"The Eighth Amendment's prohibition against cruel and unusual punishment protects prisoners not only from inhumane methods of punishment but also from inhumane conditions of confinement." Morgan v. Morgensen, 465 F.3d 1041, 1045 (9th Cir. 2006). Extreme deprivations are required to make out a conditions of confinement claim, and only those deprivations denying the minimal civilized measure of life's necessities are sufficiently grave to form the basis of an Eighth Amendment violation. Hudson v. McMillian, 503 U.S. 1, 9 (1992). Prison conditions must involve "the wanton and unnecessary infliction of pain." Rhodes v. Chapman, 452 U.S. 337, 347 (1981). Where a prisoner alleges injuries stemming from unsafe conditions of confinement, prison officials may be held liable only if they acted with "deliberate indifference to a substantial risk of serious harm." Frost v. Agnos, 152 F.3d 1124, 1128 (9th Cir. 1998); Farmer v. Brennan, 511 U.S. 825, 847 (1994). The deliberate indifference standard involves an objective and a subjective prong. First, the alleged deprivation must be, in objective terms, "sufficiently serious." Id. at 834. Second, the prison official must "know of and disregard an excessive risk to inmate health or safety." Id. at 837. Thus, "a prison official may be held liable under the Eighth Amendment for denying humane conditions of confinement only if he knows that inmates face a substantial risk of harm and disregards that risk by failing to take reasonable measures to abate it." Id. at 835. Deliberate indifference is the reckless disregard of a substantial risk of serious harm. See Farmer, 511 U.S. at 836. Mere negligence is insufficient to establish deliberate indifference since "Eighth Amendment liability requires 'more than ordinary lack of due care for the prisoner's interests or safety.'" Id., 511 U.S. at 835 (quoting Whitley v. Albers, 475 U.S. 312, 319 (1986)). The defendant's conduct must have been wanton. Farmer, 511 U.S. at 835; Frost, 152 F.3d at 1128.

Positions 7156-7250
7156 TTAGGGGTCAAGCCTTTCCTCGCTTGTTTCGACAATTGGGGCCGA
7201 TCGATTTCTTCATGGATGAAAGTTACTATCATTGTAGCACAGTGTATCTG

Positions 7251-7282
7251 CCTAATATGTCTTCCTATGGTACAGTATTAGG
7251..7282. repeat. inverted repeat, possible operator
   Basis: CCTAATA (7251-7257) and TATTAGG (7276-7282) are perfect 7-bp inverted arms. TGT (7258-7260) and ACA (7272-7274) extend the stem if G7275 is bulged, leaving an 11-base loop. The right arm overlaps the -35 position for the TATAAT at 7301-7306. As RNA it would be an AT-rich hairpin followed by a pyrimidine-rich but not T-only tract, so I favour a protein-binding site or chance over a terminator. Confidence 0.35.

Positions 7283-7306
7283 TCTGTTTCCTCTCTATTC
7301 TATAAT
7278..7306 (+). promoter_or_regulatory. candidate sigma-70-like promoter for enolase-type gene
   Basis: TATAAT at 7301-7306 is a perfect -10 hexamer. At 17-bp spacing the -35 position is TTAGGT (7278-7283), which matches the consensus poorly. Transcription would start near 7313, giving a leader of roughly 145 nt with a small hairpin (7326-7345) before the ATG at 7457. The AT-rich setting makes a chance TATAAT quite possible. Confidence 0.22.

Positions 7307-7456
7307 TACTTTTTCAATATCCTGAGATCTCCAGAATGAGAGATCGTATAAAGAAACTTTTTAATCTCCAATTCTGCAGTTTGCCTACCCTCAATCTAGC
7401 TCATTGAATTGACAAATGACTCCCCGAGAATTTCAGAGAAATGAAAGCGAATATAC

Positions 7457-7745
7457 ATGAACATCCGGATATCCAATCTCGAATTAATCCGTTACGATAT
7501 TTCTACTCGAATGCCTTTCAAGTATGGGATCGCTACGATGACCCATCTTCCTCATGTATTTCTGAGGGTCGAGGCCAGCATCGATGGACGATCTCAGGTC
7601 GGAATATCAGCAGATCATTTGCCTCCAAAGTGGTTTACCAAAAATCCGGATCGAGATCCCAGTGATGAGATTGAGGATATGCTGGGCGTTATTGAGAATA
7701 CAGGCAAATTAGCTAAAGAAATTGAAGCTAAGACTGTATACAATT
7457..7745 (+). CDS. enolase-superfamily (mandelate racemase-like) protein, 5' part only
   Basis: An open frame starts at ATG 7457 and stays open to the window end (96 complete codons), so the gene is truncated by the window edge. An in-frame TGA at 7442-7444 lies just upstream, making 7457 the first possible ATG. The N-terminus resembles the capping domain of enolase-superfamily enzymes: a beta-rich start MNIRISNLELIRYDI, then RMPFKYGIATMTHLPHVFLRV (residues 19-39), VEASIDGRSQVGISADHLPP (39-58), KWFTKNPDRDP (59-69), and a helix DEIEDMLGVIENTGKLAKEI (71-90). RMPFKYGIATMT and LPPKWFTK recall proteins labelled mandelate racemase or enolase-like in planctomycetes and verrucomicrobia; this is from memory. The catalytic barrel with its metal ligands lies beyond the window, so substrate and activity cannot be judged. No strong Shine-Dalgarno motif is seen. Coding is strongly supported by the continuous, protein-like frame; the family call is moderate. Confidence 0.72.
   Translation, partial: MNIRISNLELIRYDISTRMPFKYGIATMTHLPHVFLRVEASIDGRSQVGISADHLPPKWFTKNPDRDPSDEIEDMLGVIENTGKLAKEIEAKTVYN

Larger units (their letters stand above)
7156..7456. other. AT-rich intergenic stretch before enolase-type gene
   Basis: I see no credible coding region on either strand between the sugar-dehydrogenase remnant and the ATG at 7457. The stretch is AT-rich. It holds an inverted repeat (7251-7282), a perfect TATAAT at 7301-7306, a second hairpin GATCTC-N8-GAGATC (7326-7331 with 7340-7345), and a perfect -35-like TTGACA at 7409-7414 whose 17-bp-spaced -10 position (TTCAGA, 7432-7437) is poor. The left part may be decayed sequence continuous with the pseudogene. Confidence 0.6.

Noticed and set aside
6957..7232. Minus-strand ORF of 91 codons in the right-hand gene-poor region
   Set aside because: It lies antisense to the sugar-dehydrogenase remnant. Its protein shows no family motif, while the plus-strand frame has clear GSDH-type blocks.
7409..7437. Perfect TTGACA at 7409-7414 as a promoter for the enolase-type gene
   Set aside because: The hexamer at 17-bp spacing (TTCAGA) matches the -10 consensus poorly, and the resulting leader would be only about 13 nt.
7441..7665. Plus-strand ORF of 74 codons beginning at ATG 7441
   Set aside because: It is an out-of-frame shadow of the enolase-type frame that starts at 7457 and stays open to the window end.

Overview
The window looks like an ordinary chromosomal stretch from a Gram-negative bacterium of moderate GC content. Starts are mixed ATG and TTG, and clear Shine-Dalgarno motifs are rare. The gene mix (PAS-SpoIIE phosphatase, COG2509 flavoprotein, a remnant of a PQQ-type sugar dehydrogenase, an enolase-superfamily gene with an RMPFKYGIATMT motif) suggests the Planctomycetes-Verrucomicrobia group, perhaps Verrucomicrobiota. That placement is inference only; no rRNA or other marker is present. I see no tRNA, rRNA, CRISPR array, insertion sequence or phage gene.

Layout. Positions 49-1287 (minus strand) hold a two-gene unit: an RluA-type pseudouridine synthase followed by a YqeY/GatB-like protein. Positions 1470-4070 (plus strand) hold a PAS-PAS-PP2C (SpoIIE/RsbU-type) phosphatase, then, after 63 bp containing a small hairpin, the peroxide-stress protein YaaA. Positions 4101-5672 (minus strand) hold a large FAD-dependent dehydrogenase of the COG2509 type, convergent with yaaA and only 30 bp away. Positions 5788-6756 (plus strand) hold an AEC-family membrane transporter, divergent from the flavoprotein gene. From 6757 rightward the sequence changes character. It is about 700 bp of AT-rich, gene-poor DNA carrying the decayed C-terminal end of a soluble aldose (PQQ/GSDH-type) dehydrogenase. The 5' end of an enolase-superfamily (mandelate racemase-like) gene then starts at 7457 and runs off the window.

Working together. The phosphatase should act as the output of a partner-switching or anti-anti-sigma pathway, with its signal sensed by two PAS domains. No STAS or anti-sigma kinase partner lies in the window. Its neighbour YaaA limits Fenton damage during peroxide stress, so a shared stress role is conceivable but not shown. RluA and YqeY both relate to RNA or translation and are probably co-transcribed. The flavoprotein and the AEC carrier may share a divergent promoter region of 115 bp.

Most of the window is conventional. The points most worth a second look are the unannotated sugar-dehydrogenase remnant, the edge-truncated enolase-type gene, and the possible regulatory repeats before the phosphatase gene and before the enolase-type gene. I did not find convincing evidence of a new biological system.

Here, while it appears plaintiff claims defendant Weatherwax acted with reckless and callous indifference to plaintiff's Fourteenth and Eighth Amendment rights, plaintiff includes this claim in his general negligence cause of action. Plaintiff claims that other defendants failed to do their jobs, which does not, without more, rise to the level of deliberate indifference. While plaintiff on occasion references the Eighth and Fourteenth Amendments, he filed his complaint in state court raising negligence and other state law claims, without specifying a desire to pursue a civil rights claim under the Eighth or Fourteenth Amendments.*fn2

Accordingly, plaintiff is directed to inform the court , by filing the appropriate second amended complaint, whether he intended to pursue a civil rights action alleging violations of the Eighth Amendment, or whether his intention was to pursue state law claims in state court. If plaintiff is seeking relief solely based on allegations that defendants were negligent, rather than deliberately indifferent, which is a higher standard to meet, plaintiff should amend his claims to remove all references to the Fourteenth and Eighth Amendments, and ask the court to remand this case to state court. If plaintiff can allege facts demonstrating that defendants acted with a culpable state of mind, plaintiff should file a second amended complaint under 42 U.S.C. ยง 1983 alleging facts demonstrating he can meet the ...